When Pernod-Ricard brought this in for me to taste earlier in the week, I almost shit a brick. This new bottle of Absolut Oak—Swedish vodka aged in wood—is the like the Holy Grail of test materials for use in my studies of mankind's polarizing booze behavior. It tastes like Bourbon, it looks like Bourbon, it can be mixed into a delicious-tasting Old Fashioned like Bourbon, (you can also do what I did: hand it to people and tell them it's Bourbon, then watch them say, "oh, that's not bad!"), but it's really vodka—barrel-aged vodka, that is. Vodka, for Christ's sake!!!! The arch-nemesis of everything "real" whiskey drinkers hold true!! It's like Tommy Lasorda coaching the Giants, or Colin Kaepernick signing with the Seahawks. It's insanity! It's a total mindfuck of everything you think you hold dear as a whiskey drinker.
Are you a serious spirits connoisseur? Are you all about flavor? If so, then I think it would be difficult to denounce the new Absolut Oak vodka because—we all had to admit—it tastes pretty good. The whole reason they started putting whiskey into wood in the first place (in addition to transport) was because it softened up the harsh flavor of the spirit, right? So what if you just filled the new oak barrel with the softest, most-neutral spirit possible—a blank slate to soak up all that woody flavor? Wouldn't that create something even creamier and smoother? No one has dared to try until now.
Or maybe you're a whiskey purist. Maybe you're someone who appreciates the old-fashioned ways and the time-honored techniques, rather than innovation. If that's the case, then you'll probably start talking shit about the Absolut Oak before ever having tried it (and without planning to). "It's unnatural!" these people will scream. "It's an abomination!" others will yell. And you might be right. Should vodka be made to taste like Bourbon? Maybe it shouldn't. Maybe that's like making pizza taste like chocolate, or Skittles like M&Ms. But, as my friend Ryan told me last night, if Buffalo Trace can sell white whiskey, then why can't Absolut sell brown vodka?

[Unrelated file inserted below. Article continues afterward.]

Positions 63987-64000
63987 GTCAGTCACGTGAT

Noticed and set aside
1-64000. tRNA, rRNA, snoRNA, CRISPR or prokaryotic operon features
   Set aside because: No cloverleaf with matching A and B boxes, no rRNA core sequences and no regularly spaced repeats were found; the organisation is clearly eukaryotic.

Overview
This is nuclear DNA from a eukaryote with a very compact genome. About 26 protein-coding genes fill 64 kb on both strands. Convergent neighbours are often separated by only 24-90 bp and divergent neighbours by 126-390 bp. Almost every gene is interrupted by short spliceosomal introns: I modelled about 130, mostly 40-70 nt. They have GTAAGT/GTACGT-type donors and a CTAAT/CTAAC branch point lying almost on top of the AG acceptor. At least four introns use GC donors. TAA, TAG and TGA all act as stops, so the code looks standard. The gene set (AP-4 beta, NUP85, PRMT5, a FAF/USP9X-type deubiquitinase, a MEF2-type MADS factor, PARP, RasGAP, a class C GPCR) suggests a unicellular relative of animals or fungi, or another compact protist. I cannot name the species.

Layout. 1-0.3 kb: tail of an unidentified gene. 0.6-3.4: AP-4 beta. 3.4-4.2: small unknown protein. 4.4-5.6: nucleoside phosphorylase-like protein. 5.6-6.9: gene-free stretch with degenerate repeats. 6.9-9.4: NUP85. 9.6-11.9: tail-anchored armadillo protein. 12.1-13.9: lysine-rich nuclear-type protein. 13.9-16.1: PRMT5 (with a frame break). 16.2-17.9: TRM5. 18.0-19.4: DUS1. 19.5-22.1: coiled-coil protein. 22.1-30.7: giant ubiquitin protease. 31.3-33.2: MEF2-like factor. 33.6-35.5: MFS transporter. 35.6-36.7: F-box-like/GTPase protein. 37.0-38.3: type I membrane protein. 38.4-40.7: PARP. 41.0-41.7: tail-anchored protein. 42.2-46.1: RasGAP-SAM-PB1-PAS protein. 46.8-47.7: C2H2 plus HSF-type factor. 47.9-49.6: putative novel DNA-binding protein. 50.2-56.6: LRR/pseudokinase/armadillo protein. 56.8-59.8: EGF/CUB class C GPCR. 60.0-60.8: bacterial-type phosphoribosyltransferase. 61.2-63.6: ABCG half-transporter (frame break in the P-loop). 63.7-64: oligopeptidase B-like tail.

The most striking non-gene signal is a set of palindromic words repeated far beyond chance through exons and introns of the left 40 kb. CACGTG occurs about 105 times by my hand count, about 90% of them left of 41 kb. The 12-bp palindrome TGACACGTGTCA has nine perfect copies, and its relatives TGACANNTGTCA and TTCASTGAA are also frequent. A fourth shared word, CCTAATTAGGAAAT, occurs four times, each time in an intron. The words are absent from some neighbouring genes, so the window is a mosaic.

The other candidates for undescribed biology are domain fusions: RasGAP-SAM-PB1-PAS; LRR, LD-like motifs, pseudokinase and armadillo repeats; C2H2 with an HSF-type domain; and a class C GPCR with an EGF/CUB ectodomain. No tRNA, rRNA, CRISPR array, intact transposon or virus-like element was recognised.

So Pernod-Ricard has decided to give it a go, and I think the result is pretty exciting actually. I thought the Absolut Oak was going to taste like sweet vanilla and over-extracted wood chips, but it doesn't. It tastes like something in between young Armagnac and mid-range Bourbon. Plus, they're not trying to rob anyone here with some gimmicky gobbledygook. I think this will clock in on the retail shelf for somewhere around $20. That's cheap enough to justify giving it a go in my book. The real question is: if you do get the chance to try it, and you actually like it, will you then have the guts to actually say that you do?
Or will you pussy out when your whiskey nerd friends make fun of you for drinking vodka?
I don't know what's going to happen—if people are going freak out, or have fun with the idea—but I'm excited to sit back and watch the fireworks. I'll definitely be carrying it just for the sheer joy of having this entire conversation with customers.